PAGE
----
Inside the UCI’s plan to combat motorized cheating
The UCI hopes to prevent mechanical fraud, and new technology allows it to leave no bike unscanned. Read the full article at Inside the UCI’s plan to combat motorized cheating on VeloNews.com .
UCI commits to fight against motor cheating
The UCI hopes to prevent mechanical fraud, and new technology allows it to leave no bike unscanned. Read the full article at UCI commits to fight against motor cheating on VeloNews.com .
After crash, keeping Craddock in the Tour is team effort
American Lawson Craddock crashed hard in stage 1 and broke his scapula. He has vowed to press on. Read the full article at After crash, keeping Craddock in the Tour is team effort on VeloNews.com .
Specialized Venge 2019: Launch and first ride review (gallery)
Jack Elton-Walters Tuesday, July 3, 2018 - 06:50 Aero is still everything for the Specialized Venge, but now the bike is lighter and handles better too Another hotly anticipated product that fell into the strange world of embargoes, where those of us who'd seen it officially presented were left to keep quiet while the bike itself has been ridden by several teams for a few weeks. Now that the embargo has passed, we can finally discuss the new Specialized Venge, and what a bike it is. This bike is as much the product of a laboratory and wind tunnel as it is real world testing, and as such Specialized has developed modelling techniques that will be used to better bikes across its range. Image 5 of 37 Image 5 of 37 Venge-Tarmac Venn diagram What's immediately obvious is how much better the new Specialized Venge looks that the Vias model ...
Tramadol ban, joint Worlds and gender equality on UCI agenda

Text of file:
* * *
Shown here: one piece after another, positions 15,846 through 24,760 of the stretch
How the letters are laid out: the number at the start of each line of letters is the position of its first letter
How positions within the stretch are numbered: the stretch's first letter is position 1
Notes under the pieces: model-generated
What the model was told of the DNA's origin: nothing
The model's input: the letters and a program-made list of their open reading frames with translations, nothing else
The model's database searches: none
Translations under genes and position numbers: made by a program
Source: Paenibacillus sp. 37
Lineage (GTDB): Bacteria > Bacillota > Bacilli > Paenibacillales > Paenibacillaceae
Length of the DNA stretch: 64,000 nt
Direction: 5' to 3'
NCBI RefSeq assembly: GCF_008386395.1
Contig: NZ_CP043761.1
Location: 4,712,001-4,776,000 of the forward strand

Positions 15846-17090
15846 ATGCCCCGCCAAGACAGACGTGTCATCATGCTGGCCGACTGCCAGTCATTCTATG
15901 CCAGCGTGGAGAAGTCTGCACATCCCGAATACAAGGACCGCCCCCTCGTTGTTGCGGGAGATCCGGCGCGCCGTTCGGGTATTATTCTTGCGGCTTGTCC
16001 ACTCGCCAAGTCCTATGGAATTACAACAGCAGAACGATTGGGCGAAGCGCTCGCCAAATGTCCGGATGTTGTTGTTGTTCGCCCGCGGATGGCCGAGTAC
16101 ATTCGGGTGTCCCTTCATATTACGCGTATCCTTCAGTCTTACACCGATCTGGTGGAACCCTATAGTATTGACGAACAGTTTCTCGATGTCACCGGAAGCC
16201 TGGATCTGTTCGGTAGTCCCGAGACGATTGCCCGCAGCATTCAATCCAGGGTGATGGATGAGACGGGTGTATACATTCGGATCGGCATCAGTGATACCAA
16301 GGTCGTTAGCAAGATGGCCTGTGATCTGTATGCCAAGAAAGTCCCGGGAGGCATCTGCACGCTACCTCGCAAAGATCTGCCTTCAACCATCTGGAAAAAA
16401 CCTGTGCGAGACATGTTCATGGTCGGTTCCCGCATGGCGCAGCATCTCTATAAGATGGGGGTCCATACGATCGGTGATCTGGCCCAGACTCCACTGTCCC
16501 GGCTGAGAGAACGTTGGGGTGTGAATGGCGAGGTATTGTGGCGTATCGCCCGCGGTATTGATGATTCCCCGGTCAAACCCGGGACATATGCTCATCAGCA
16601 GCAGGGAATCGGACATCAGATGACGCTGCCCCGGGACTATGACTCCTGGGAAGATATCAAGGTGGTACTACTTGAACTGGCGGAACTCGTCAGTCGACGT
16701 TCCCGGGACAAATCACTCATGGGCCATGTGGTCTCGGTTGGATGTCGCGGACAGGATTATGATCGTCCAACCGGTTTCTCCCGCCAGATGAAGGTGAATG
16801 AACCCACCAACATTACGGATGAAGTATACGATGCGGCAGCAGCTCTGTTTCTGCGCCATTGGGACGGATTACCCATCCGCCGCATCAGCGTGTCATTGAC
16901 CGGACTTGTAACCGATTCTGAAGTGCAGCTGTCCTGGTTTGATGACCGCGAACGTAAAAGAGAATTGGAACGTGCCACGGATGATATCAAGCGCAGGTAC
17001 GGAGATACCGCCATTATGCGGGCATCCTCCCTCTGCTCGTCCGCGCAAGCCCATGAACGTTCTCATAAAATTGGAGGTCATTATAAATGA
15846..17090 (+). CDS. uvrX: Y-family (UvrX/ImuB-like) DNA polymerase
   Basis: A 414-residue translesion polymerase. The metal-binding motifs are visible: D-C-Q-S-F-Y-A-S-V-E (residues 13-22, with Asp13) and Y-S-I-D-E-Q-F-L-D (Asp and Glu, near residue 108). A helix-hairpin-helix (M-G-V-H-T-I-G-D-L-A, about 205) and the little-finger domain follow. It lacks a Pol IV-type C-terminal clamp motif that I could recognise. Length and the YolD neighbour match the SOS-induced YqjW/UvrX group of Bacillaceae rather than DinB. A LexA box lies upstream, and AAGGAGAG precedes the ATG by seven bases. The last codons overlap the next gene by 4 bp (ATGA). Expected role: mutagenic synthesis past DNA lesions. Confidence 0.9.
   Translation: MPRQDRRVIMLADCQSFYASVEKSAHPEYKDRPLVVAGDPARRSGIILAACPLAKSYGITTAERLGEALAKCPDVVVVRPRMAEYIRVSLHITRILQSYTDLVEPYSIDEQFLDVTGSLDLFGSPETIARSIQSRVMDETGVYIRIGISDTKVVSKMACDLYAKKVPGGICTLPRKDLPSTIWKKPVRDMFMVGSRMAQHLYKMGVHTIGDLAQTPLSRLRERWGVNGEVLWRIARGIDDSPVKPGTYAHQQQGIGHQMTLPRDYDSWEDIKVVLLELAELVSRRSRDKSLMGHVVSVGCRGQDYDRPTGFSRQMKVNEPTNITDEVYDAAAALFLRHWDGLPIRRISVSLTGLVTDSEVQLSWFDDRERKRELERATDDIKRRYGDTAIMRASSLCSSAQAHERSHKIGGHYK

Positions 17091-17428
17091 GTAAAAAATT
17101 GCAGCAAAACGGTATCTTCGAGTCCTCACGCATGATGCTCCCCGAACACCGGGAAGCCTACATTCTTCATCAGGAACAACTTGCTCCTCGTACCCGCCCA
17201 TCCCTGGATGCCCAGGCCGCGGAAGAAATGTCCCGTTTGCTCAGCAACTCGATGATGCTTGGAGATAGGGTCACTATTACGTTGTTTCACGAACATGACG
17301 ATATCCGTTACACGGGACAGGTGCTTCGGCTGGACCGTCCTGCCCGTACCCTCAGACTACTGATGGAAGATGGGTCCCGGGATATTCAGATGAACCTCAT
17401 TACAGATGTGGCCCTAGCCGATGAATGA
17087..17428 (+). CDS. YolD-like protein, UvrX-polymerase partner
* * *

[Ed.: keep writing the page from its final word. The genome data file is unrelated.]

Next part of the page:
Joe Robinson 22 Jun 2018 A whole host of changes announced as UCI takes strides in the fight against gender disparity and the use of tramadol The UCI has unveiled an ambitious agenda for the next four years, which includes the banning of painkiller drug tramadol, the indefinite approval of disc brakes, a surge towards gender equality and a joint World Championships across all cycling disciplines every four years. These changes were announced at the UCI Management Committee in Arzon, France, yesterday giving an indication of the direction of the UCI up to 2022. While some of the plans, such as the joint World Championships, are pending confirmation, some changes will come into effect immediately. The most notable promise set out by the UCI in this recent agenda is the concerted effort to battle gender inequality in professional cycling, which a particular focus on the ethical standards set within the ...
UCI commits to banning tramadol and glucocorticoids
Supported by The UCI has announced that it is putting in place firm measures to ban the use of tramadol and glucocorticoids in competition, something which has long been called for by the anti-doping body MPCC. The governing body had previously said that it was hamstrung by the fact that the World Anti-Doping Agency didn’t have rules … The post UCI commits to banning tramadol and glucocorticoids appeared first on CyclingTips .
UCI confirms Chris Froome's bike X-rayed for mechanical doping after Giro d'Italia solo win
The UCI has confirmed that Chris Froome ’s bike was X-rayed after his solo stage victory in Bardonecchia on stage 19 of the Giro d'Italia , as part of the governing body’s fight against mechanical doping. Cyclingnews understands that the bikes of the top eight riders on the stage were tested using the mobile X-ray machine that was introduced this spring and used for the first time in the Ardennes Classics. Bikes are immediately tagged when riders cross the finish line and then taken to the X-ray cabinet in the anti-doping area. The bike is loaded into the mobile unit, with the X-ray images of the bottom bracket, wheels and frame seen on a laptop. The whole process only takes a few minutes. The eight bikes tested after stage 19 to Bardonecchia belonged to Chris Froome (Team Sky), Richard Carapaz (Movistar), Thibaut Pinot (Groupama-FDJ), Miguel Angel Lopez (Astana), Tom Dumoulin ...
Piss take: Researchers defend study claiming Salbutamol urine test is flawed
“We lie as doctors. We say we make you better but actually we just make you as good as you were before you got ill. This fact means we rarely see a substance that makes someone better when they’re already very good at something.” I’m talking to Adam Cohen of the Centre for Human Drug … The post Piss take: Researchers defend study claiming Salbutamol urine test is flawed appeared first on CyclingTips .